These tips are sure to make your school supply shopping a piece of cake and help you find everything you need to make this school year the best one yet! Back-to-school shopping doesn’t always need to be a hassle—make the most of your school supply shopping today by switching to a Georgia’s Own Visa® contactless credit card. When you open a new Georgia’s Own Visa Signature®, Platinum, or Student Visa, you could earn up to $150, making back-to-school shopping that much more rewarding.*
*Promotional period begins April 1, 2021 and ends December 31, 2021. Open a new Georgia’s Own Visa Signature® card and spend $1,500 in the first three months of account opening and earn 19,500 points, which can be redeemed for $150 in cash back. Open a new Georgia’s Own Visa® Platinum card and spend $1,000 in the first three months to receive 13,000 points, which can be redeemed for $100 in cash back. Points will be applied within two billing cycles if the account is in good standing. Offer may be withdrawn without notice.
Believe with Atlanta Hawk, Clint Capela
Our very own, Atlanta Hawks went all the way to the Eastern Conference Finals. While the 2020-21 season ends there, this A-team of athletes has Atlanta believing the best is yet to come. Atlanta’s strong playoff games have made Bogdan, Capela, Collins, Reddish and Young household names across Georgia. Which is why I was so pumped to talk with Atlanta Hawk center, Clint Capela.
What is a typical day in the life of Clint Capela?
I like to get up, go get tested and practice starts in the morning. Shoot around, watch films, get some body treatments before noon. Afternoon I go back home, take a nap and get ready for the game. I get back to the arena around 5 pm. I get warmed up in the arena about an hour and half before the game. Then I go back to the lockers, where I get some more body treatments. And then it’s game time!
At what point did you know you wanted to play ball professionally?
After high school. I graduated high school in France. I signed a pro contract right after high school. I went to a first division team in France, so I was 18 years old. Pretty late, I would say 13. That’s when I started basketball and saw I may have a chance to make it to the pros.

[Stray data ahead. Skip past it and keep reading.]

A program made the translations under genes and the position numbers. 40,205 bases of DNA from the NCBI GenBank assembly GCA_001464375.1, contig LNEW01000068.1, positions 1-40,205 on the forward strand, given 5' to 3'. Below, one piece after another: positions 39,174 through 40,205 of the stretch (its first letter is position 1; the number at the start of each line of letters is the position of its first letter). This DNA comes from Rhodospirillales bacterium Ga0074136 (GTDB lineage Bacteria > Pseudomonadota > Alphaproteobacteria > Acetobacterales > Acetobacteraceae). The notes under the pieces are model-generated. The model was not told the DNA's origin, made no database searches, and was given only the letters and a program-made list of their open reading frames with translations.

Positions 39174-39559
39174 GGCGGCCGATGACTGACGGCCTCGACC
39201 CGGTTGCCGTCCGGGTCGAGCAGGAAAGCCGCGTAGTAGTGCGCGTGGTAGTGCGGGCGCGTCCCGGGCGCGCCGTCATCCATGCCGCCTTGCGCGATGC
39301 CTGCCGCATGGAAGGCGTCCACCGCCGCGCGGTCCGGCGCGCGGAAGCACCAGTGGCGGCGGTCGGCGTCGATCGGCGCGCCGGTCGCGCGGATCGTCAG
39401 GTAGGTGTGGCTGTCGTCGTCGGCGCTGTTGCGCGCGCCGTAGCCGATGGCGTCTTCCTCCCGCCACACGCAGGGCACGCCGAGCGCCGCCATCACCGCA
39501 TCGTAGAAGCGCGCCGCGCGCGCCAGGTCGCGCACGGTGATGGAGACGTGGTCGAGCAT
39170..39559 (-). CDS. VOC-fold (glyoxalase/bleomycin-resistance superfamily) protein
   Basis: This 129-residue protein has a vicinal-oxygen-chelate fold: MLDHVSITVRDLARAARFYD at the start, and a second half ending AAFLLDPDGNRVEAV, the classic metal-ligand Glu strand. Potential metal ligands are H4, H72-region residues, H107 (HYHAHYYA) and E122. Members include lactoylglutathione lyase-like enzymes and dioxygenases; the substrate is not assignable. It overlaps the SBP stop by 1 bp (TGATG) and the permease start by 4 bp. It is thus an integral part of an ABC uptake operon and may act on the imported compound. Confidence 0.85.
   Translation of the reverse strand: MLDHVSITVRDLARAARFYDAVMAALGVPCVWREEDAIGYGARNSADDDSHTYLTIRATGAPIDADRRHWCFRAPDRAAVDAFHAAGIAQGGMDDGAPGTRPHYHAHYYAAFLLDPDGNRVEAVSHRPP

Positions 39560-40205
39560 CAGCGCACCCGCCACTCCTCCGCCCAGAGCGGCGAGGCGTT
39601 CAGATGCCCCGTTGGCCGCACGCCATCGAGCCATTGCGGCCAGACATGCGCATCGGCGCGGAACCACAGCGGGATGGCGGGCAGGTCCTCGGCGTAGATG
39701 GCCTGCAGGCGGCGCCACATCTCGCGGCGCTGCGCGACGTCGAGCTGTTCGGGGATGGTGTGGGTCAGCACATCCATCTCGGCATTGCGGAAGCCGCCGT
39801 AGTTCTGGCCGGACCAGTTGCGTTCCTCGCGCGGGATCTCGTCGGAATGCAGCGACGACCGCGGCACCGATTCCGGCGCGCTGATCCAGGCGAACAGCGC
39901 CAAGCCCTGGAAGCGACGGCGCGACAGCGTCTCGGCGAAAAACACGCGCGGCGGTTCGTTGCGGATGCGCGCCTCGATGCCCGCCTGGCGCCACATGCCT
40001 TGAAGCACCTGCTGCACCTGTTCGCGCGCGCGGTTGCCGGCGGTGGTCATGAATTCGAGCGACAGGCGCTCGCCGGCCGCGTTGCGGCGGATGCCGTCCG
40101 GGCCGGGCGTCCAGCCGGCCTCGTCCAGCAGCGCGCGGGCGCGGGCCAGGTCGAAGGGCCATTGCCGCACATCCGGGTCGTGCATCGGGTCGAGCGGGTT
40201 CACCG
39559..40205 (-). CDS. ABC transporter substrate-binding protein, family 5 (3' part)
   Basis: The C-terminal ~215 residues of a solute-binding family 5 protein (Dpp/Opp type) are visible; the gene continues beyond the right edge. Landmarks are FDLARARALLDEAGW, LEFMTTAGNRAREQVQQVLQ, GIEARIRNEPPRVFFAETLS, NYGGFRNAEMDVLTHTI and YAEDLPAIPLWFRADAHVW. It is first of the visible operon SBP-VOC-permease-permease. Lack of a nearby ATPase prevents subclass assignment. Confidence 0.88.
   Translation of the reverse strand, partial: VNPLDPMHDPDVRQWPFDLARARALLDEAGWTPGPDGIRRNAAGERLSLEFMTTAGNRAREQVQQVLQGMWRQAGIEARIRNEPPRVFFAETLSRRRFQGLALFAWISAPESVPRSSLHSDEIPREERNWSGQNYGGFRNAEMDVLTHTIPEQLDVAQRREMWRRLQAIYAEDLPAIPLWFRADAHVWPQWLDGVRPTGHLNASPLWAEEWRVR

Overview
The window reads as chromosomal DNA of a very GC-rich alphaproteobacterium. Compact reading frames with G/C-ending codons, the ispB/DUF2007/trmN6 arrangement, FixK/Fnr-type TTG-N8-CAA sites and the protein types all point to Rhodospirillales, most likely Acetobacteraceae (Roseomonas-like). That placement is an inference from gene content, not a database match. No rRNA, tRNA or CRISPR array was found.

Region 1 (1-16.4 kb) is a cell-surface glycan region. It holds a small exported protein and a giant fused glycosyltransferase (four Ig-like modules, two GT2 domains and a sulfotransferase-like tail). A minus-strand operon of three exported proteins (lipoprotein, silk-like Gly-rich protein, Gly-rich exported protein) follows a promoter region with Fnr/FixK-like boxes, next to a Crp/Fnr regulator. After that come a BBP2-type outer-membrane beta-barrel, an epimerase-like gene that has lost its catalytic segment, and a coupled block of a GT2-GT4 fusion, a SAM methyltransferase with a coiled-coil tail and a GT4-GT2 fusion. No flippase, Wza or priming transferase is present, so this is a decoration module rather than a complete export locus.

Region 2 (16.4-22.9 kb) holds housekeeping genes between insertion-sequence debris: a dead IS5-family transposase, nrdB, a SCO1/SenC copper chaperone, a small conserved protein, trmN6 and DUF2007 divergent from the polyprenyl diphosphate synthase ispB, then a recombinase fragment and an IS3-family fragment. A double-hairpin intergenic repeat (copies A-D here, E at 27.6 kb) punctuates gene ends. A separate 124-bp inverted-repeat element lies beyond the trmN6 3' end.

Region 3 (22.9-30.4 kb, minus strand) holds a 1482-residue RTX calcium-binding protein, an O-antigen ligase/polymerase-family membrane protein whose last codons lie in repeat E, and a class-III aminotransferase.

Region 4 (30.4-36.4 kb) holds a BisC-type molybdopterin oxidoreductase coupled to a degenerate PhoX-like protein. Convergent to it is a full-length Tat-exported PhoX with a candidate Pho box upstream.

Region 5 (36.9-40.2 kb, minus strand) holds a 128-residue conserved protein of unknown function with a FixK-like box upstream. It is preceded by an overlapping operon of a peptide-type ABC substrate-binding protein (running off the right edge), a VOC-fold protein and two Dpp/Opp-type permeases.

Who inspired you to pursue your dreams?
Always my mom. Because of the way she raised me and my brothers. She’s always been the adult I’ve looked up to since I was a kid.
Who was your athletic role model or encouraged you?
My brother. We were always playing on the weekends. His games were on the weekends and I was always going with him to watch his games. Since I started, he’s always been the one behind me playing basketball.
How would you compare this Hawks team to your team in Houston?
In Houston, it was always championship year—all-go every year. The fans expected it. The team expected it. That is the difference. I feel like here we still have room to grow.
How did you feel whenever you achieved your first career triple-double?
I was really excited. I knew that it was pretty rare and I knew that I had a chance to do it. Yea, I was just excited and all of my teammates were excited for me. And from the bench, whenever I had my 10th block—it was a really special night. I kept the ball at my house. It’s something dear I will always keep with me and hopefully I will be able to recreate it. Even if it’s not easy to do.
Best part of the 2020-21 season?
I think that we’re getting wins in a row. And just that people weren’t expecting us to go that far or to be that good. That’s really the exciting part about this season.
Where do you call home?
I call home Switzerland. That’s where I grew up. That’s where my family is—my brothers, my nephews, my mom, all the people I grew up with my first 15 years. Geneva, Switzerland is home. I was born in Europe but my parents are African, from Congo, Africa.